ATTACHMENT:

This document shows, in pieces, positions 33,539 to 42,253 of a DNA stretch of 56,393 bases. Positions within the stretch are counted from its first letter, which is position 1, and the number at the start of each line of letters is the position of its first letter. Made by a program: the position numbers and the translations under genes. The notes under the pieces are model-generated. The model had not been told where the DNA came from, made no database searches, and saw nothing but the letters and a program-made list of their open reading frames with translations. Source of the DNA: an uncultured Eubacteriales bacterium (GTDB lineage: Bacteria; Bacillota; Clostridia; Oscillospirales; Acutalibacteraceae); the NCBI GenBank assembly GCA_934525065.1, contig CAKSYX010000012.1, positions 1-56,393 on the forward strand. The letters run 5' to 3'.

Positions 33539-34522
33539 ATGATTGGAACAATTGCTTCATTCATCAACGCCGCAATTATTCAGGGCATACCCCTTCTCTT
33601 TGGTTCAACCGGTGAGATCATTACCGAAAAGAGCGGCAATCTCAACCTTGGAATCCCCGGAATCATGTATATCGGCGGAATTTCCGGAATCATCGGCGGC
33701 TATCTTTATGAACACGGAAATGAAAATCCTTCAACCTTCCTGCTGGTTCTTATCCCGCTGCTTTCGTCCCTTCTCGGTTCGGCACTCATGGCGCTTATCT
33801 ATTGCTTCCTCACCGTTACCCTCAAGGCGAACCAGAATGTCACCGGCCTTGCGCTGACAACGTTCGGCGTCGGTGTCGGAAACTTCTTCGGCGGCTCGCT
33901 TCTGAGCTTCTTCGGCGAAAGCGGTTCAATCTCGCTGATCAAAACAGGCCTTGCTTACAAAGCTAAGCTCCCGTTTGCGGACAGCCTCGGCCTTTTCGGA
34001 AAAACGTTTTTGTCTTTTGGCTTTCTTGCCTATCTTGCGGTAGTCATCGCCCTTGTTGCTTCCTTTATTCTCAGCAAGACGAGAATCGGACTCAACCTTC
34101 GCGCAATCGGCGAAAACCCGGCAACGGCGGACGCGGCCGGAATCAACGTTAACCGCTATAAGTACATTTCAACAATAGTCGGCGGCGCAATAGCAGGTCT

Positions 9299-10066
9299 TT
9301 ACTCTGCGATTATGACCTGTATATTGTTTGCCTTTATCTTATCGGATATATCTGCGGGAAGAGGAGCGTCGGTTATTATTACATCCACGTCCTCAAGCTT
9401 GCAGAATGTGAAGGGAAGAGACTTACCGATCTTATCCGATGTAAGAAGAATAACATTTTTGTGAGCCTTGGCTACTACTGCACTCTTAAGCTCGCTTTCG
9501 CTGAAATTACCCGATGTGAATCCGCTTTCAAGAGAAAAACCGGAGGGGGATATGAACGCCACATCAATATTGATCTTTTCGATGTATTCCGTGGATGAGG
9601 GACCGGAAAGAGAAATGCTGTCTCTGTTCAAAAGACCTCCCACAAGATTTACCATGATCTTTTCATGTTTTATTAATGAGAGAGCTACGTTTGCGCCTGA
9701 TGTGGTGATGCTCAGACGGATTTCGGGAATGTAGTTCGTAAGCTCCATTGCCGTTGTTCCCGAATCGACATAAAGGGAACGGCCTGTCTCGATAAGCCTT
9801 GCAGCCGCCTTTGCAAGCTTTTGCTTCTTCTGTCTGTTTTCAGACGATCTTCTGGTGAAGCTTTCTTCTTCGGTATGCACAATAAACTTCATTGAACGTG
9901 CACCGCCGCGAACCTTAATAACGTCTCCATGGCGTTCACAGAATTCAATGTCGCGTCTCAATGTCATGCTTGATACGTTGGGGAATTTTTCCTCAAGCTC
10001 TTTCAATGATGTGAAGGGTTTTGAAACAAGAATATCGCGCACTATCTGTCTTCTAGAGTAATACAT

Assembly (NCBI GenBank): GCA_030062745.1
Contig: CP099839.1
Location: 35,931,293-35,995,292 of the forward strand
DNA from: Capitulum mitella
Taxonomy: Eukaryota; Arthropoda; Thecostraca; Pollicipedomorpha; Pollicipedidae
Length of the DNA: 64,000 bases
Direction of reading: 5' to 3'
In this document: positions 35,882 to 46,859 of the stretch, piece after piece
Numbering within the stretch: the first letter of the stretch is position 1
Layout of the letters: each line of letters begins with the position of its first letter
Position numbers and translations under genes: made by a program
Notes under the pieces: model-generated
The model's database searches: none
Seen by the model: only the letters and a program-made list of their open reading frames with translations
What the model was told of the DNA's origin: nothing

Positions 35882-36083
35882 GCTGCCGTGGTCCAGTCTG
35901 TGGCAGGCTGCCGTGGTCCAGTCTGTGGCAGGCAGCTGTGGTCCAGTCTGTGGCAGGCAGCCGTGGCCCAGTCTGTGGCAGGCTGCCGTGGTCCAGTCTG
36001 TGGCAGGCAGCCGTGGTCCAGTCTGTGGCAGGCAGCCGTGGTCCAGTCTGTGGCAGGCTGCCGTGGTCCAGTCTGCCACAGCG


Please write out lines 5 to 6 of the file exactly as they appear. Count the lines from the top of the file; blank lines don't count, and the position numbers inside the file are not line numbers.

33701 TATCTTTATGAACACGGAAATGAAAATCCTTCAACCTTCCTGCTGGTTCTTATCCCGCTGCTTTCGTCCCTTCTCGGTTCGGCACTCATGGCGCTTATCT
33801 ATTGCTTCCTCACCGTTACCCTCAAGGCGAACCAGAATGTCACCGGCCTTGCGCTGACAACGTTCGGCGTCGGTGTCGGAAACTTCTTCGGCGGCTCGCT